Harper Adams University: Supply chain sustainability and net zero challenges analysed by research team for HSBC UK report

An analysis of how the UK’s supply chain can meet the challenges of hitting sustainability targets and working towards net zero has been developed for HSBC UK by a Harper Adams research team.

Three academics from the University’s Department of Food, Land and Agri-Business Management prepared the report, which examines the intricacies of the issues currently facing the UK’s supply chain when it comes to sustainability – and makes recommendations as to how improvements could be made.

The research by the team – Senior Lecturer Simon Thelwell, Dr Karim Farag, and Dr Richard Byrne – also draws upon two case studies – Shropshire-based family cheese business Belton Farm and multinational fresh prepared food provider Bakkavour.

At the heart of managing the change which is occurring in the industry, Dr Byrne believes, is communication – something which he believes is at the heart of the work being done both in the firms the report uses as case studies, and across the industry more generally.

He said: “Communication is key as the food industry and supply chain adapt and changes to the sustainability goal.

“Producers and processors are increasingly listening to consumer’s concerns, and to a large degree it’s a two-way process as change takes time.

“The industry is dealing with hugely complex supply chains but change is happening, and as processes are revisited, redesigned and plants redeveloped, we will see greater change and faster change and positive impacts.”

The report notes a series of challenges currently facing the UK’s food supply chain – including trade disruption, fluctuating energy prices, and the effects of climate change on the volatility of food production.

It also notes the impact of innovations in robotics, automation and technology – something which Dr Byrne believes can have a positive impact on the supply chain, if considered in a holistic manner.

He added: “Adopting technology is a big undertaking. The key is to look at the whole supply chain, not just individual elements, as changes to one part may have a negative impact further down the chain.

“So it’s very much about learning from each other and working together as product ranges change and technology is bought in.

“The adoption of tech can bring huge benefits, especially in reducing wastage and the market is maturing now, with some key tried and tested technology available – easily adopted and adapted to different sectors.”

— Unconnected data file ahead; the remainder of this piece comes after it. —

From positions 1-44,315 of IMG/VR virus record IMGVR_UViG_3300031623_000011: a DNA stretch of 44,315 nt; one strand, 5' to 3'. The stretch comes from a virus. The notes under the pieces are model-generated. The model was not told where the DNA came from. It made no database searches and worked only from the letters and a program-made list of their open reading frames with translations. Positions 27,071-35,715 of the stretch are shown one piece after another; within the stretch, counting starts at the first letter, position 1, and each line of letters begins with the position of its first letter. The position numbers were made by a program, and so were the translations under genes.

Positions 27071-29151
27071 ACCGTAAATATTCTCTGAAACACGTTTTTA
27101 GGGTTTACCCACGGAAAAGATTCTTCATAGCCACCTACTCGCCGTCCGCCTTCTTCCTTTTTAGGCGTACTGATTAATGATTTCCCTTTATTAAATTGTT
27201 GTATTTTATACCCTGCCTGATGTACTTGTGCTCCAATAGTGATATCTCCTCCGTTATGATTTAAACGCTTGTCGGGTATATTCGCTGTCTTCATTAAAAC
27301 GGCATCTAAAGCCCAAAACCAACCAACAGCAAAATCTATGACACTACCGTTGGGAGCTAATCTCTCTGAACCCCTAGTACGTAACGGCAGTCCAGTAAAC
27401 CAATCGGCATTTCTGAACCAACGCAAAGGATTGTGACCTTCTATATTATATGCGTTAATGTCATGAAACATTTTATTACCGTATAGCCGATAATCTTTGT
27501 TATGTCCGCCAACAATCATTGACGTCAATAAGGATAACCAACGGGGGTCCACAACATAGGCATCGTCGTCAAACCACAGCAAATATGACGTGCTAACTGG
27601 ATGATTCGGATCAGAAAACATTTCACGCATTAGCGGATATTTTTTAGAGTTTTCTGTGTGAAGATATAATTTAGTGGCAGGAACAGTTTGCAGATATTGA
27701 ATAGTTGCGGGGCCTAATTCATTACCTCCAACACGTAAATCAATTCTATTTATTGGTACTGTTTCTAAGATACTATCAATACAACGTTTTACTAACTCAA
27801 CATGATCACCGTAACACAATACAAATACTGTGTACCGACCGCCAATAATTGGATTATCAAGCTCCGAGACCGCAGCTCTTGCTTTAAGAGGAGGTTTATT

UK firms looking to cut carbon emissions and carbon footprints are offered a range of ten key suggestions in the report, and while Dr Byrne stressed each industry across the sector may have different priorities, he notes: changes to water and energy may be a particular focus as the solutions they require can lead to positive – and measurable – changes.

He added: “Such activities can often be a demonstrable lever to encourage change in the supply chain – which requires more discussion, negotiation and dynamic interaction to ensure change is meaningful.”

Finally, Dr Byrne praised both case study businesses which the report drew upon.

He noted: “Both Bakkavor and Belton have demonstrated real commitment to change in two distinct food producing areas.

“Both have their own degree of complexity related to their scale of operation, and both have demonstrated that communication within the supply chain is essential to delivering change.

“That communication is between suppliers – and also listening to consumers.

“What was most impressive is that they view it as an on-going process, addressing sustainability as part of the business, not as an add-on.

“They are clearly demonstrating positive environmental change in both process change and management, and most importantly, communicating with the supply chain and end user.”

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